Cryptocurrencies have become more popular as a trading and investment option in recent years. Despite the potential benefits, it is important to acknowledge that Nigeria lacks crypto asset management companies.
It is almost certain that additional money will be spent on bitcoin initiatives across the continent as interest and adoption soar. Despite the large numbers, fewer than 1% of the total amount invested in blockchain businesses globally is attributable to Africa. These venture capital funds were allocated 96% to Nigeria, Kenya, South Africa, and Seychelles.
While Lagos State has assumed control of the preferred destination for investors eager to purchase interests in firms using Nigeria’s growing cryptocurrency wave, Karla Obakpolor’s Crypto Smart is upending the narrative and fostering a decentralized cryptocurrency investment ecosystem in the country’s South-South.
Karla Obakpolor launched Crypto Smart in February 2021. The firm provides 24-hour customer support along with quick and secure services built on a system that is well-encrypted. From providing its services to individuals to businesses and large enterprises, Crypto Smart has expanded.
In a recent visit to Crypto Smart by a correspondent of Techeconomy, Karla Obakpolor shared her insights and primary objectives for the South-South tech ecosystem.
TE: Tell us about Crypto Smart
Karla Obakpolor: Crypto Smart is an asset management company launched in 2021. We provide services through our network, through which our organizations and individuals buy and sell crypto to make money from the industry.
In the business aspect of our services, we also do consulting services for companies that want to onboard from Web2 to Web3. We have a consultation for people who are looking to build tech-related projects or founders building startups.
In the technical aspect, we help individuals build those products. So, people who want to launch websites, portals, or, applications come to us for these. People did not trust crypto and we needed them to trust us and the technology. We had to expand our services from just crypto-related to include building business strategies for firms. That way, we were able to get people to trust us.
TE: What are some specific challenges that you have faced in the market so far?
Karla Obakpolor: At first, we had the issue of lack of understanding from individuals around us. You know, we didn’t get trust, and we needed trust to be able to offer the services that we offer to people.
The next challenge that we faced was that of getting developers. I had built an online NFT marketplace for Africans before now, but it did not do so well. This is because we had developer issues during that period. I made us decide that before building any product, we must ensure we have an effective tech team. At the end of 2021, we called for developers to join our team. In 2022, it was easier to handle projects. Although we had the issue of financing our developer needs, we were able to get some developers on board.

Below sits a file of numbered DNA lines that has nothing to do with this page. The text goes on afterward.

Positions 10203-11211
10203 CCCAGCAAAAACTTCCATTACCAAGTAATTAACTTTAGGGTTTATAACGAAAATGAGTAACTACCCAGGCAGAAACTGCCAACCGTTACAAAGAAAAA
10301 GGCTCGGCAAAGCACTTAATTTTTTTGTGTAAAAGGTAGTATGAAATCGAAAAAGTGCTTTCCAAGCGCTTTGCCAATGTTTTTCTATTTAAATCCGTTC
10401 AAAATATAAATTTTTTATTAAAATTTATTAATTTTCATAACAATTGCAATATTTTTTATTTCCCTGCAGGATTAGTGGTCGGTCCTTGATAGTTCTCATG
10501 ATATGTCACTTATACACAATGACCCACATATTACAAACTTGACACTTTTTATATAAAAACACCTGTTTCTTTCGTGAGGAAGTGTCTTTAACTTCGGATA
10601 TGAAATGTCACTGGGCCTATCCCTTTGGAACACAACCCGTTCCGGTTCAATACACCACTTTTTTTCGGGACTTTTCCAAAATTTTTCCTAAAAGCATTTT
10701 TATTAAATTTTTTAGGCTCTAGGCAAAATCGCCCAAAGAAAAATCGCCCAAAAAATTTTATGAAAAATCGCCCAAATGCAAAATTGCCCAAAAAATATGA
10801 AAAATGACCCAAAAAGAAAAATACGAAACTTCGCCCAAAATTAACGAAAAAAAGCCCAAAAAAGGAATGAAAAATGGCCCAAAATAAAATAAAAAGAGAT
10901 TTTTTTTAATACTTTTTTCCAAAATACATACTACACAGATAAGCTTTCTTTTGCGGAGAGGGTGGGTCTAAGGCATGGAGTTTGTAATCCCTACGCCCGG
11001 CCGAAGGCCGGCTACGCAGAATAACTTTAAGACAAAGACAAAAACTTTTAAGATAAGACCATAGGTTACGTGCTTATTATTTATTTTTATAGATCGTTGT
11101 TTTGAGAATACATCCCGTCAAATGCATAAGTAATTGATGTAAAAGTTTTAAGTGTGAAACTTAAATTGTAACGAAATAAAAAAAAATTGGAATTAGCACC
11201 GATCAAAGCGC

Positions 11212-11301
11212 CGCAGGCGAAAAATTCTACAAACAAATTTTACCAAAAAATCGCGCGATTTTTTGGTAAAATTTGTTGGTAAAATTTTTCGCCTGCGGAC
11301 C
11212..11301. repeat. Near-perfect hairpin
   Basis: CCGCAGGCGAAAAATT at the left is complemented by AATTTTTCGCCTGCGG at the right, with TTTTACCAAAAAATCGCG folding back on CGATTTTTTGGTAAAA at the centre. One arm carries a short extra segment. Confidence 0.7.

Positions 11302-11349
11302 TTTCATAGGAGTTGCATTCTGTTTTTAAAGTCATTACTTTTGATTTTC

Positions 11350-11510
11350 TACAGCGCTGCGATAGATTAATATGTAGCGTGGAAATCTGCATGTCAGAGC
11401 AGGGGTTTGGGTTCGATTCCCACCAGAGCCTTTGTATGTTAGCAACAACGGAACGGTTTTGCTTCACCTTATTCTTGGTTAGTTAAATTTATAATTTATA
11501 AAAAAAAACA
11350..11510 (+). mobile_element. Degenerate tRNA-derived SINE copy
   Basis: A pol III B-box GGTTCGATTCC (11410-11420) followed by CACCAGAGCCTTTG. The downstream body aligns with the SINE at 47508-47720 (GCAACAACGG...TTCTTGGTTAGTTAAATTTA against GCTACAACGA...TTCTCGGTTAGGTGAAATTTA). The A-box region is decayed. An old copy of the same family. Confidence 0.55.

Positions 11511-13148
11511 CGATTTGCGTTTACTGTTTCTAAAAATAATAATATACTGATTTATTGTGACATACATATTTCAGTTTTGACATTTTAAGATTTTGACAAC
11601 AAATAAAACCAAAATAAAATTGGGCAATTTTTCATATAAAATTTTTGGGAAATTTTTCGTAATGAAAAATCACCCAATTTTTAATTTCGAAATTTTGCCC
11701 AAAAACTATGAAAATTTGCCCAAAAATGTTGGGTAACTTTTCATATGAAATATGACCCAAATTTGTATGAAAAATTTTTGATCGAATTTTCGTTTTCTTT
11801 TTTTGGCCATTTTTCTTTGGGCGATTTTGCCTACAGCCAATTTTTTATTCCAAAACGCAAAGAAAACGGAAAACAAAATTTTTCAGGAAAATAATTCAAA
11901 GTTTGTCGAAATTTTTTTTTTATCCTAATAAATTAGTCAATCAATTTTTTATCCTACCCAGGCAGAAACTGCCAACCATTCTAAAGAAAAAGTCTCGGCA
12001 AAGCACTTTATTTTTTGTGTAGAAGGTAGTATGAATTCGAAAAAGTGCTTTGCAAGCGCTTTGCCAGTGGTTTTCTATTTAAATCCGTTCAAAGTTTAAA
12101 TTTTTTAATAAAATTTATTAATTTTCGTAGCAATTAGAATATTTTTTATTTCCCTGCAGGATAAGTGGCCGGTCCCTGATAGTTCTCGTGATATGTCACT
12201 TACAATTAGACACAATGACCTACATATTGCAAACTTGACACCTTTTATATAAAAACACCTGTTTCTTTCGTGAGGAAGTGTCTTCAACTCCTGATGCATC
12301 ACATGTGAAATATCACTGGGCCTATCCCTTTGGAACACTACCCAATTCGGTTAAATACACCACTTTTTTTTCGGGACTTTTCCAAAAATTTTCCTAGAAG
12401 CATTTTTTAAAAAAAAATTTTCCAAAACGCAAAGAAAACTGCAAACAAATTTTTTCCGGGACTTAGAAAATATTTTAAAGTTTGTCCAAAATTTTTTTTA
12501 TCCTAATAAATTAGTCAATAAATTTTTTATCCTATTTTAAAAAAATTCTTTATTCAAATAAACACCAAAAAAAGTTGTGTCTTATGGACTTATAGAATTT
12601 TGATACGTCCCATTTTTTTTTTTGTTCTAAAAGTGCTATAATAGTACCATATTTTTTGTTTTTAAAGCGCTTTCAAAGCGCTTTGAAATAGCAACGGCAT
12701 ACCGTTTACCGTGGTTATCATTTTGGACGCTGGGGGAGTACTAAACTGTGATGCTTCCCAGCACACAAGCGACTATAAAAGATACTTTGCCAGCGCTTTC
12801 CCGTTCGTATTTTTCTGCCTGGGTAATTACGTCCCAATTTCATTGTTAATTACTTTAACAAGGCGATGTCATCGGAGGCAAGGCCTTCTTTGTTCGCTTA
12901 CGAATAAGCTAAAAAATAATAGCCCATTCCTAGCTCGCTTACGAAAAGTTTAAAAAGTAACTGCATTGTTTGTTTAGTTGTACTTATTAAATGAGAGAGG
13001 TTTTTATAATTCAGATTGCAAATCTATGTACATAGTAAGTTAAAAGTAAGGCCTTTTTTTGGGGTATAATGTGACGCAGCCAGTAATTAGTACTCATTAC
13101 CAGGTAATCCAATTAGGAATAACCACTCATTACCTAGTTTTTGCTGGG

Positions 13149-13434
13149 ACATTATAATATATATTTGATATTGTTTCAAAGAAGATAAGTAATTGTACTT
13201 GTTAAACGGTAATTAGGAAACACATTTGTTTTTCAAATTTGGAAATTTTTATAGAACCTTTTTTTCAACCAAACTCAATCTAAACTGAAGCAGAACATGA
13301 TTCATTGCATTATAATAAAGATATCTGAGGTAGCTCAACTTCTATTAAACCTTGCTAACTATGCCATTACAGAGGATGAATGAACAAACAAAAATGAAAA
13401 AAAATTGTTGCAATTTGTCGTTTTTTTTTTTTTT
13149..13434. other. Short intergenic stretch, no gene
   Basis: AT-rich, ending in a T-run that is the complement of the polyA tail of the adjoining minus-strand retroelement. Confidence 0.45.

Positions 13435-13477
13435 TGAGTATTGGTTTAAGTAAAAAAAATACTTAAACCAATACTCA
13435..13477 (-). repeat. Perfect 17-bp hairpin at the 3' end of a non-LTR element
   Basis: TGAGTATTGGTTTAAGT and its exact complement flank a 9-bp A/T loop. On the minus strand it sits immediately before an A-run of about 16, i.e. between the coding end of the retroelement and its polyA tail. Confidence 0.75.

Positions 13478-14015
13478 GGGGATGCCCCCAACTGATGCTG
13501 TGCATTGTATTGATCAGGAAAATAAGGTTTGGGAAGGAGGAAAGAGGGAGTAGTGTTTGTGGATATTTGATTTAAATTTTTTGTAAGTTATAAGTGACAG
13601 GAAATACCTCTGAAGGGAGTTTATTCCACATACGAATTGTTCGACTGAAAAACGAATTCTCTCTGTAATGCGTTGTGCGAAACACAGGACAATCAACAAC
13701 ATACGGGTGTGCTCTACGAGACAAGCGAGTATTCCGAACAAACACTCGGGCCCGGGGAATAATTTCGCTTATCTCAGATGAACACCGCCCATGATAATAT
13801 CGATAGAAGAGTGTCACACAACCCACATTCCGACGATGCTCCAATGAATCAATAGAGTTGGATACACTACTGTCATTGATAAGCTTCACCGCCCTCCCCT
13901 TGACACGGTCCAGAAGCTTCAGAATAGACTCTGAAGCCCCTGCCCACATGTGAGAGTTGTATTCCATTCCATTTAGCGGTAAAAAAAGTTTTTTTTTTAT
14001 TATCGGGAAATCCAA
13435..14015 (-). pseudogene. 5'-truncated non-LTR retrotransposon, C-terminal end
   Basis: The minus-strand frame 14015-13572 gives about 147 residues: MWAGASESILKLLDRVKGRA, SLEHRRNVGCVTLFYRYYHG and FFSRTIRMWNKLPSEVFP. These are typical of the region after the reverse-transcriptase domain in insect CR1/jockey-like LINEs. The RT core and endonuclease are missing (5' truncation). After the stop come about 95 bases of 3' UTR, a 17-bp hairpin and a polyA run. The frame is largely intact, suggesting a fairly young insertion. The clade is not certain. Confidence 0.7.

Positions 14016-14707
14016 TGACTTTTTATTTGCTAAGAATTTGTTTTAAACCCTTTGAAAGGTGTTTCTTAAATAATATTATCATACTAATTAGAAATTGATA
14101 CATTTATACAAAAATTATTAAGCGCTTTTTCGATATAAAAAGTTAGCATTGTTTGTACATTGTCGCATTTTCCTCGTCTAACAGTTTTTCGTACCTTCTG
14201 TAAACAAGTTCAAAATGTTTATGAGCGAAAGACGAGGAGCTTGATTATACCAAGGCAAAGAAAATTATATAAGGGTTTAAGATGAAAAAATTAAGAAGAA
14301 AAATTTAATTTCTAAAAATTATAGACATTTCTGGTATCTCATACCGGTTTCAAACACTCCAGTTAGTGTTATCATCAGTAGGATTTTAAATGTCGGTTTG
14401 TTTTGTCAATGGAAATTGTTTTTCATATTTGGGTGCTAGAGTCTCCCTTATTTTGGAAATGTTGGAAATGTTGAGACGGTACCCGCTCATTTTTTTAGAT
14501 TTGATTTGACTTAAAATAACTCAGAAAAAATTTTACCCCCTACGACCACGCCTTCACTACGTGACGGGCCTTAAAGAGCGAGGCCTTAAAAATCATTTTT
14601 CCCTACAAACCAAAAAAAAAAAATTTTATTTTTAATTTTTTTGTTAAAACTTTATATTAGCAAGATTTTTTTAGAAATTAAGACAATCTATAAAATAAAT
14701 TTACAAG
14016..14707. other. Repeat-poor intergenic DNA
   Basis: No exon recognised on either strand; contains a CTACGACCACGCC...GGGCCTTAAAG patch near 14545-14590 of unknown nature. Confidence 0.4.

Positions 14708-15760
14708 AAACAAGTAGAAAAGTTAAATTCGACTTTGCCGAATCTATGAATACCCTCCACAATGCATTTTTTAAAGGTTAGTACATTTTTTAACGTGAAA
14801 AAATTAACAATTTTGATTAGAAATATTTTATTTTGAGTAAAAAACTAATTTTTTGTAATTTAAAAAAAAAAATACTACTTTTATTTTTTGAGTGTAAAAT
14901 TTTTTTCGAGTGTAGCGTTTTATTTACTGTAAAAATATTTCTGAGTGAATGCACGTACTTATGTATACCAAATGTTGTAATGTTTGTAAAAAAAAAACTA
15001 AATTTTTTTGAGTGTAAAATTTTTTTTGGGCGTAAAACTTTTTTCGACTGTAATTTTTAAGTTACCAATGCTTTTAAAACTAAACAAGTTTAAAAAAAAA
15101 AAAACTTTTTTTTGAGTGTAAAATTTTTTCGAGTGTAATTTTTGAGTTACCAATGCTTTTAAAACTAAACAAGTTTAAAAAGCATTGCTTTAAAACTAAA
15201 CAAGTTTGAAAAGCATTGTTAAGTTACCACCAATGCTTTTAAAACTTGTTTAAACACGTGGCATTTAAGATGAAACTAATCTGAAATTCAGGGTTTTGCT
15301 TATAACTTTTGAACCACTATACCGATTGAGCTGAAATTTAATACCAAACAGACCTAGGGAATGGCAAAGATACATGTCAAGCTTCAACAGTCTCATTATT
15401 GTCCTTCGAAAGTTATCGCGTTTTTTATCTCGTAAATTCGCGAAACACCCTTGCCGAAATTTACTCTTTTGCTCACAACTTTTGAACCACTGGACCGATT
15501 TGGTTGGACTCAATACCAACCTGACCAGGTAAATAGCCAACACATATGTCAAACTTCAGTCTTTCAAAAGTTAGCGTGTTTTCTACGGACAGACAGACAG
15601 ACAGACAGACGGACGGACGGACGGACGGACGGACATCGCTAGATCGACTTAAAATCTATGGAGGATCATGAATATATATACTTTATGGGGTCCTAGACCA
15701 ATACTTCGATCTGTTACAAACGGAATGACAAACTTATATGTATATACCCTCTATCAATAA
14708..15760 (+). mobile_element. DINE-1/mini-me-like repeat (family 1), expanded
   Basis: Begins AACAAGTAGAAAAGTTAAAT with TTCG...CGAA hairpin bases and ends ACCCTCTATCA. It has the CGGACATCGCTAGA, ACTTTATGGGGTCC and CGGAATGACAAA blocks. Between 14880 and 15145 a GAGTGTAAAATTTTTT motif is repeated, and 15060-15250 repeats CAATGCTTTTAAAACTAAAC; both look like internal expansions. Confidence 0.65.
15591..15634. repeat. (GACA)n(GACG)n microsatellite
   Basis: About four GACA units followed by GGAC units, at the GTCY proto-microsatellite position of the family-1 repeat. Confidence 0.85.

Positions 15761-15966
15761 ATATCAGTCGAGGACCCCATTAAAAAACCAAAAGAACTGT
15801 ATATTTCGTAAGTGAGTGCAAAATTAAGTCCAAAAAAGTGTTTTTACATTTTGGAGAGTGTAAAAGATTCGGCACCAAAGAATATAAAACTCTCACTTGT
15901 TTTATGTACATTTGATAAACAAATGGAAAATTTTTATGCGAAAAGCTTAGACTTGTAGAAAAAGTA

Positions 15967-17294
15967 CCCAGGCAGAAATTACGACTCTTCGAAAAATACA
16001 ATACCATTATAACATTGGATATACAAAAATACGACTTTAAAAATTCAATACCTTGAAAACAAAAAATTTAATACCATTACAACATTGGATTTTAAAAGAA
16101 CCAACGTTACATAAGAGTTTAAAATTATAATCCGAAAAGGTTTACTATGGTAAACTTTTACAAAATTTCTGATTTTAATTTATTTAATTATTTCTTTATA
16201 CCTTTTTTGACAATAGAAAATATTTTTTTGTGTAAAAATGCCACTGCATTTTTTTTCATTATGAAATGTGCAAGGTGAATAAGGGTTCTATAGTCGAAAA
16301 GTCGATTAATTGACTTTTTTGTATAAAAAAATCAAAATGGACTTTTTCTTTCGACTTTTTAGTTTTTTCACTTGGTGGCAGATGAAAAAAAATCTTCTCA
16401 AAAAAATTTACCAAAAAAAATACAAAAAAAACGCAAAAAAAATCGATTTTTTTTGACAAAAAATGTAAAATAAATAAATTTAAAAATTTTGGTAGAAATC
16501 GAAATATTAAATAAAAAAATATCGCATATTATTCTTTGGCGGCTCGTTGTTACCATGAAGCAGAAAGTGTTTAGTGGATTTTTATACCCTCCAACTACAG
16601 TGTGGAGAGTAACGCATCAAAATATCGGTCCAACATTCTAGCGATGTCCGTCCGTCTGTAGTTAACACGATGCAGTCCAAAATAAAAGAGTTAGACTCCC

We had to teach some developers who wanted to move into the Web3 space from the Web2. Aside from teaching them how to go into different documentation, I also taught them how to handle the business side of things.
As soon as they could handle these things by themselves, I onboarded them into the company to run these services for individuals and firms. This is how we started Borderless. We wanted to build a network of people who could help bring ideas to life and create value.
TE: Tell us about Borderless
Karla Obakpolor: We started Borderless with two laptops (mine and that of the CTO). We volunteered our time and put resources together to reach out to people who wanted to learn. In 2022, I wrote to Algorand for sponsorship, and after going through my proposal, they agreed. Their financing helped us acquire a tech hub in Port Harcourt, buy laptops, hire some admin staff, pay other staff, and organize an event we held last year.
So this year, it is going to be a lot bigger. We decided to focus on students in tertiary institutions and train them to learn these tech skills. There is also a programme for schools looking to partner with us to allow students to learn these tech skills at very subsidized fees. The fee will be added to the student’s tuition fee, and they will not have to pay any other fee to take our courses. This way, students do not just leave school with certificates but also with employable skills.
To achieve this, we have been visiting several schools. We are looking to first create student communities and set up tech hubs in several tertiary institutions in the South-South, starting from Port Harcourt.
How favorable has the Port Harcourt ecosystem been in terms of funding and partnerships?
Karla Obakpolor: At first, it was not so favourable and I didn’t get any support. But we tried to remain consistent with what we were doing at Crypto Smart, and people are beginning to take note of us. We are on the brink of agreeing to a partnership with a big tech firm in Port Harcourt. I believe I am wiser now; there is more publicity now, and people are asking lots of questions about Crypto Smart.